Flipped it over to do the slides.  Put a little oil on the backside where the slide body forms a 90 degree L.  I installed the needle with one #4 stainless washer in this order: diaphragm body, plastic washer, stainless washer, e-clip, spring seat, spring.  My bike is a '93 so I only have one e-clip position on the jet.  Put the caps on after paying special attention to making sure the diaphragm boot was properly set in it's groove, because it did want to pop out a little.  The last thing I did was connect the vacuum hose back to the carb because that is way to tight to get into with everything assembled and in the bike.  Before bolting the airbox back on I tested the diaphragm for proper action and one wouldn't open!!  Turns out I didn't properly seat the diaphragm spring on the post in the top of the cap.  Easy fix, and I'm sure it saved me some despair and frustration later on.

Before connecting the airbox I replaced all 4 boot clamp JIS screws with regular phillips because I stripped the engine side heads on removal because they were tight.  With the airbox and carb connected I lowered the whole assembly down and it popped right into the engine.  So much easier than the last time when I mounted up the carb to the engine first and then the airbox to the carb second, doing it as one unit is the way to go.  Connected the main fuel line [sans automotive fuel filter   :oops:] to the carb and the vacuum line to the petcock, I then placed some fuel in the tank-to-petcock lines just to test it out.

The bike springs back to life after a few cranks!!   :)  After running it and giving it some throttle for a minute it exhausts the fuel in the line, that's it for the day.  The next day I hook the tank back up in a "temporary" fashion by hooking up the lines but resting the tank on a stack of crates, my goal is to balance the carbs before buttoning her up.  I let her warm up a bit [I have a fan blowing on the front end to keep it from getting too hot], and I close the choke and it's idling real low, and then dies.  I decide to open up the air idle from 2 turns to 3, on both sides.  She likes this a little more and I also adjust the idle screw so that it sits right around 1100-1200.  She responds really well to throttle, and only seems to be a little "hangy" with real short blips [2-3k] but falls fast when reved to 5-7k, sounds a bit more deep than she did before.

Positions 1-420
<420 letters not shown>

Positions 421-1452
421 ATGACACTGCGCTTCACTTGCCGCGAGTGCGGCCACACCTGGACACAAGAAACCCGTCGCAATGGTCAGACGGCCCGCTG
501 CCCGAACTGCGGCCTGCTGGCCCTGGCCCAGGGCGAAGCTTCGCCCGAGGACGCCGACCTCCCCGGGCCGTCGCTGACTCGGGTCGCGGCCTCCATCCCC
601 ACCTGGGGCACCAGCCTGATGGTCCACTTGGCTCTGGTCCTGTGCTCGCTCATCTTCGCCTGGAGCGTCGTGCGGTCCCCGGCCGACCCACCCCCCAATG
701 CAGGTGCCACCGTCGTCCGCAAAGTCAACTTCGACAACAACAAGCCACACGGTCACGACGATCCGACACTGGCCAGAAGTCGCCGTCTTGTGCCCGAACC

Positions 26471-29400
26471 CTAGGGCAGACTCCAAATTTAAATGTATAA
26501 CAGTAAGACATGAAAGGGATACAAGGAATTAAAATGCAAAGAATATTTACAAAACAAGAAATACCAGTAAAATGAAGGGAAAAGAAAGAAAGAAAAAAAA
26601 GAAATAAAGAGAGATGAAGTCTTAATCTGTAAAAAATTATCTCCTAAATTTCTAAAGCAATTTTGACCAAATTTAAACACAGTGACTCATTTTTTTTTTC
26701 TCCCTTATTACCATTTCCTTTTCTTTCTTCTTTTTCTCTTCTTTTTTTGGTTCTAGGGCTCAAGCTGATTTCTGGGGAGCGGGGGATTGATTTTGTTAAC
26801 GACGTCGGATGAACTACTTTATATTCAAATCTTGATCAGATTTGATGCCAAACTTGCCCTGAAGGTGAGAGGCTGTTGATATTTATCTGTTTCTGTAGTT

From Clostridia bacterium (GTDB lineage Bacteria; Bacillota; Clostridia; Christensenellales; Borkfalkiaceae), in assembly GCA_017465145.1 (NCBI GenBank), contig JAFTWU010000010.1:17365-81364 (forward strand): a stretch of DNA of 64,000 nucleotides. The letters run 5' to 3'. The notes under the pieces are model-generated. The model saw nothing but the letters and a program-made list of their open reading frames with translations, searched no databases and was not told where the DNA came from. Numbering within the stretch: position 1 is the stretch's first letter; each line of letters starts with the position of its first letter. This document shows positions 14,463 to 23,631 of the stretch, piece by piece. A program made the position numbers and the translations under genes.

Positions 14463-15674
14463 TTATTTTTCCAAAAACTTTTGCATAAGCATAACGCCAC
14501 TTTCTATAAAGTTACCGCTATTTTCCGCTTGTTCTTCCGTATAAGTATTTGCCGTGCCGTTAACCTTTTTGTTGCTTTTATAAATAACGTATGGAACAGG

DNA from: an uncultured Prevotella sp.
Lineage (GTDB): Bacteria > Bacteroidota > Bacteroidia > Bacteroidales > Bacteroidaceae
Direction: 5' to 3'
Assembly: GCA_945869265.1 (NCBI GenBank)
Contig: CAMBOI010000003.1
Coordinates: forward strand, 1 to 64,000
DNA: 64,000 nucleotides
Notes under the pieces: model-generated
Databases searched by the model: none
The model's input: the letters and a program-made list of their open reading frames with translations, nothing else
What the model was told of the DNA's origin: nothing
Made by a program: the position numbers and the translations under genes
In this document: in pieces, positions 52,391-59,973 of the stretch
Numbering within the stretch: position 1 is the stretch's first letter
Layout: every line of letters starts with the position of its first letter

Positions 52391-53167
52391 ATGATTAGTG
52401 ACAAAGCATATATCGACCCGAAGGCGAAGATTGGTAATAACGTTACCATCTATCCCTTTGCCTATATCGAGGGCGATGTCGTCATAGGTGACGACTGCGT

So finally we get to the hang-up, when I try to sync the carbs.  I tend to get a little impatient and when I do corners get cut.  I didn't fully build out the $5 sync tool, I only got a 6 ft. length of hose but no T connectors because the hardware store didn't have any for that size hose.  I didn't think that you really needed it, but I discovered that it probably is a good idea because it is very sensitive to decent sized vacuum differences.  When the engine wasn't fully warmed up I had the sync on and was fiddling with the adjustment screw a little, it seemed like there wasn't a big difference.  Than between the engine warming a bit more and me giving it some gas the left cylinder grew some BALLS, and sucked some oil into the carb!!!  F-ing great, I've done it again, only it was a different carb this time.  I pulled the sync off because the oil needs to settle [totally full of air because it was sucked up hard and fast], covered the ports and revved the engine to burn it out.  The exhaust is white for a few seconds but it seems cleared out pretty quick.  I let the oil settle back down, reconnect the sync [engine is hot now] and turn it over with no choke.  It wants to idle at ~1200, but it only takes about 3 seconds to suck the oil dangerously close to the left vacuum port.   >:(

With the sync tool oil totally impregnated with air bubbles I decide to let it sit and call it a day, I figure the air in the oil is going to make it easier to move and I won't get a good reading.  I'm so damn close to getting the bike back together I can taste it, and I really want to see how the new carb is going to handle.  This morning I read an old thread and I think it was adidas that was mentioning a different approach to syncing.  When I get home I'm going to warm the bike up, and then open up the vacuum ports one at a time to see the RPM drop.  Maybe I can rough-tune the carb using that method, and then really dial it in with the tube and oil.  I am happy that I seem to have done the carb reassembly properly as the bike fired up pretty readily.  There's nothing more dishartening that putting work into something that has a bunch of steps and then have it not work and to not be sure where something went wrong.